The Southern Cross The Southern Cross

Read the latest edition. Latest edition

Help us to 'see'


In this month's podcast, Archbishop Philip Wilson discussed the Plenary Council 2020 and compares the Catholic Church in Australia to the blind man Bartimaeus who asks Jesus to give him his sight and then follows him as his disciple.

Comments Print article

The Plenary Council being held by the Catholic Church in Australia in 2020 has been a long time coming.

You would have heard about it during the Year of Grace in 2012 when we spent a year praying to the Lord, asking Him to guide us in reforming the Church and helping us to move forward so that we will be really wonderful witnesses to Jesus.

The decision of the bishops to hold the Plenary Council has come about as a result of that work, so already the power of the Holy Spirit is in action amongst us.

There are three points I would like to make about the Plenary Council. Firstly, when we ask ourselves where the Australian Catholic Church is today, the Scriptures help us to understand our situation. In the Gospel there is a story about a blind man called Bartimaeus who was lying on the side of the road and as Jesus walked by, he asked him to give him his sight. What’s interesting about this is that Bartimaeus is the only person in the Gospel cured by Jesus who immediately began to follow him as his disciple.

The Catholic Church in Australia is like Bartimaeus; we are on the side of the road, Jesus is going past, we are calling out to Jesus in our prayers and in our actions to discover what it is he wants us to see and to help us to do what we need to do to be his best disciples today.

The Plenary Council is an opportunity for the bishops to lead and to carry out the responsibility they have as the shepherds of the Church but they are asked to do that in conjunction with all the people who belong to our faith.

Any process towards a plenary council that is an action of the bishops must be something that is done in consultation, and with the engagement of, all our people. I know this is right at the heart of all the people and processes that are going on now as we clear the decks and get ready for the Plenary Council.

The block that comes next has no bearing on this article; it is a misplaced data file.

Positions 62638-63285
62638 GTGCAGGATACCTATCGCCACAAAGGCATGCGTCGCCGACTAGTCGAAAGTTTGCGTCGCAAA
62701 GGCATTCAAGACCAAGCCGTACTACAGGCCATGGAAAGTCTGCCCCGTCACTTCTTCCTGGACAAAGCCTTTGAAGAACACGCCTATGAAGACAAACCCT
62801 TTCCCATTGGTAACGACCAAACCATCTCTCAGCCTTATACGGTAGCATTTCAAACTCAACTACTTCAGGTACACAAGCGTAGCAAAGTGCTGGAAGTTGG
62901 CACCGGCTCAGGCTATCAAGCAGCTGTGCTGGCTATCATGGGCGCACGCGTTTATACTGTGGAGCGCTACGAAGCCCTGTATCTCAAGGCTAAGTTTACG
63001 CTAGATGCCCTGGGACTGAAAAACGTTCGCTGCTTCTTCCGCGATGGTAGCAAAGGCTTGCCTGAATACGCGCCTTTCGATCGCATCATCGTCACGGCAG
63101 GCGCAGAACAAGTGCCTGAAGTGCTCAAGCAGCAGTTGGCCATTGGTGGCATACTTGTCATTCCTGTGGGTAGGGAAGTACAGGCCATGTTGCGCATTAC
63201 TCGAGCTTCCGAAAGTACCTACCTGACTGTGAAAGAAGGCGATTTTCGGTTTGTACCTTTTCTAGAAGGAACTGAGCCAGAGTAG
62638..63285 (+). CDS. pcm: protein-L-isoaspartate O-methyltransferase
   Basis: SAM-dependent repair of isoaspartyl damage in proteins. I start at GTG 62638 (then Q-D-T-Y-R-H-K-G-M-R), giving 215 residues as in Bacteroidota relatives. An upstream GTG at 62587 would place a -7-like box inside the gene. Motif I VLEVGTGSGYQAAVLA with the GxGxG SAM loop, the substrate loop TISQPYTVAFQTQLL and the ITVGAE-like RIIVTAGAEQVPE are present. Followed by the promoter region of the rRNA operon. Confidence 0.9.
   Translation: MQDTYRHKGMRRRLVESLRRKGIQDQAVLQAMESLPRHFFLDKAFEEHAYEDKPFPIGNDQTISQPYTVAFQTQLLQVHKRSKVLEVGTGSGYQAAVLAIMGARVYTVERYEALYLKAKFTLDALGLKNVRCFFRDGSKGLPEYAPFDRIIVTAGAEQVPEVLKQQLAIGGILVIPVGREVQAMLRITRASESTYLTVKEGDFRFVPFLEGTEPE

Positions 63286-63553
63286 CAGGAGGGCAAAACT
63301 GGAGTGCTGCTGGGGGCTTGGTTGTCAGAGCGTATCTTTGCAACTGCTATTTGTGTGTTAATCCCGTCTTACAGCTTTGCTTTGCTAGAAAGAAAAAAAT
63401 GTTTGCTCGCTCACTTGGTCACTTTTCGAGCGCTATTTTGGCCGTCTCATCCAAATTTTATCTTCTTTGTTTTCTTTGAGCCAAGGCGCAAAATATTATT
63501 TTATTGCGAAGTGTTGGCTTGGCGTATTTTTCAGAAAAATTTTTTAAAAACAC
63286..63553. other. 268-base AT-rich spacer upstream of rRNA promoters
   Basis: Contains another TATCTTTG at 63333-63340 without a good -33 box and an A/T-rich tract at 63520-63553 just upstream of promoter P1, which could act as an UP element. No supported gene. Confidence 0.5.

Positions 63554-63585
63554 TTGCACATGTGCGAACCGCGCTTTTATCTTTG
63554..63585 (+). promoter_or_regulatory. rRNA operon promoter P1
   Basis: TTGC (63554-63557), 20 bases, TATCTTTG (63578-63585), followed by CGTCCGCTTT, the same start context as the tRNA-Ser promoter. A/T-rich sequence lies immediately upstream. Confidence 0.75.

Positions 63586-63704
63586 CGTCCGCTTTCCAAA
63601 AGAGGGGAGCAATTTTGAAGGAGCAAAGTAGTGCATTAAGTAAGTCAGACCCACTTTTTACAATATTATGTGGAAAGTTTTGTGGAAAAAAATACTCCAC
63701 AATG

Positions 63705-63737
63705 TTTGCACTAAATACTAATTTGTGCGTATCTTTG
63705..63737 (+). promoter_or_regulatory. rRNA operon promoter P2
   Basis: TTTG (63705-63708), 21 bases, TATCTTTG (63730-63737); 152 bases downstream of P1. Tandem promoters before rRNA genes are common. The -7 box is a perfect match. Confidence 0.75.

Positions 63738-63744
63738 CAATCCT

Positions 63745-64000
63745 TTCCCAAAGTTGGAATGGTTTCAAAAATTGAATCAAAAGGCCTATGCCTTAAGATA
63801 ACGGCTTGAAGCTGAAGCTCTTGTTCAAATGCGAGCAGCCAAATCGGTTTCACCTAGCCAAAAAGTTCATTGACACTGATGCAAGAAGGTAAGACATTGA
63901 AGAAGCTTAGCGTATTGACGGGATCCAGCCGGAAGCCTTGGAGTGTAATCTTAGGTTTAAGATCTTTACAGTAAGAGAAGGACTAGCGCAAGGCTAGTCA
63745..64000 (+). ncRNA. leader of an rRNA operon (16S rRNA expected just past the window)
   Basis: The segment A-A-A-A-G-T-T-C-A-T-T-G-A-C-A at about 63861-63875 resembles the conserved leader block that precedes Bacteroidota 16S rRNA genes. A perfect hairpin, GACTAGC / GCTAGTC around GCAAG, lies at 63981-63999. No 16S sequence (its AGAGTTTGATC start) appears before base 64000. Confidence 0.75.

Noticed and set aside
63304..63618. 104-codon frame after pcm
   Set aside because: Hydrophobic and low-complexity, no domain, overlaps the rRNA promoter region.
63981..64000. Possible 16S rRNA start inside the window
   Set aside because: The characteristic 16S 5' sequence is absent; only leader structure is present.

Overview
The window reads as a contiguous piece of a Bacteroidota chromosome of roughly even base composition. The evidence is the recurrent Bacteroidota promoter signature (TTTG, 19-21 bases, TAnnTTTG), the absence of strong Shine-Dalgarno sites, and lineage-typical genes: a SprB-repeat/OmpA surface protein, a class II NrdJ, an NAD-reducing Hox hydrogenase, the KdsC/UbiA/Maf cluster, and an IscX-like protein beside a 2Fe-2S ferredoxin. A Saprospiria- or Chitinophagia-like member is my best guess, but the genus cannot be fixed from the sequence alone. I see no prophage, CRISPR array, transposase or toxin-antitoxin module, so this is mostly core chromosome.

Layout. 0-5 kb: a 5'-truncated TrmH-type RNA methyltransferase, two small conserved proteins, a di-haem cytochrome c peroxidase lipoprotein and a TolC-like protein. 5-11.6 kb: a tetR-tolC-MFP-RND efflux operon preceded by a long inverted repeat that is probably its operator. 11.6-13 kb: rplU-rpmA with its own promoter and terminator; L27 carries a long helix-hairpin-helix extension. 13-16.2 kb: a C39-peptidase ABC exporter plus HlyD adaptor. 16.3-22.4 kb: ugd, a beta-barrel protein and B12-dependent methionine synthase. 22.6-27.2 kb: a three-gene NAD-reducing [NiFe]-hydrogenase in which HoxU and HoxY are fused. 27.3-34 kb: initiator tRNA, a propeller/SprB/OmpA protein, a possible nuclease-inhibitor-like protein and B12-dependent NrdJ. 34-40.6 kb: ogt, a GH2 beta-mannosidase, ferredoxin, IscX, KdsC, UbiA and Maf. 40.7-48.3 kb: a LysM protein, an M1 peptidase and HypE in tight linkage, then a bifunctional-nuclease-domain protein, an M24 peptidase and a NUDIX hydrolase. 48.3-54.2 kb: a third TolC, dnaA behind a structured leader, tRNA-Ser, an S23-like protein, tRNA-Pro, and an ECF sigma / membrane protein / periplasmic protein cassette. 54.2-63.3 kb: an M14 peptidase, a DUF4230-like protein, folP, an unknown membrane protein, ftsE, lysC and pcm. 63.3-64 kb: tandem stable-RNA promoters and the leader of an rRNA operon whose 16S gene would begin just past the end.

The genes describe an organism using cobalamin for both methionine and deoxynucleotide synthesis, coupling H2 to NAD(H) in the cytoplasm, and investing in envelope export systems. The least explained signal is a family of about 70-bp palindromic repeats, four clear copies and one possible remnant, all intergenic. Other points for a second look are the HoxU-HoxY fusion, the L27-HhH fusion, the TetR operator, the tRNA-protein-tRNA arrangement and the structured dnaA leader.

The other two points I’d like to make come from two popes. The first is Pope John Paul II who in his apostolic letter Novo Millennio Ineunte at the end of the great Jubilee Year 2000 suggested that every Church throughout the world should have a major program of looking at itself, reflecting on its relationship with the Lord and asking Him to help it decide what it needed to do to evangelise and spread the Gospel.

That’s what this Council is about. We are taking up the challenge and the guidance that Pope John Paul II gave us.

We are looking to prepare a pastoral plan for our Church in Australia, where we will be able to harness all of the wonderful energies that the Lord has given us and all of the elements that are to be found in the lives of the faithful in Australia and putting them together in a new way to be able to witness to the Lord in a dynamic way for all people.

The second is the influence of Pope Francis. Since he became Pope we have spent a lot of time talking about what kind of Church we need to be today in order to be faithful witnesses to the Lord.

As we prepare for the Council and go through its life, we need to reflect upon the guidance given to us by Pope Francis about what kind of Church is needed today, the values that he talks about in Evangelii Gaudium. These are the values we need to take into account.

So Pope John Paul II and Pope Francis combined give us some really good information and guidance about what we need to do as we gather for this Council in 2020. It is an exciting moment for us: Jesus is passing by and we the Church in Australia call from the side of the road ‘Lord Jesus give us sight, guide us, help us to be the people you want us to be in Australia’.

It’s exciting, it’s full of hope and it’s a great challenge for us today.


Show comments Hide comments
Will my comment be published? Read the guidelines.

More Video stories

Loading next article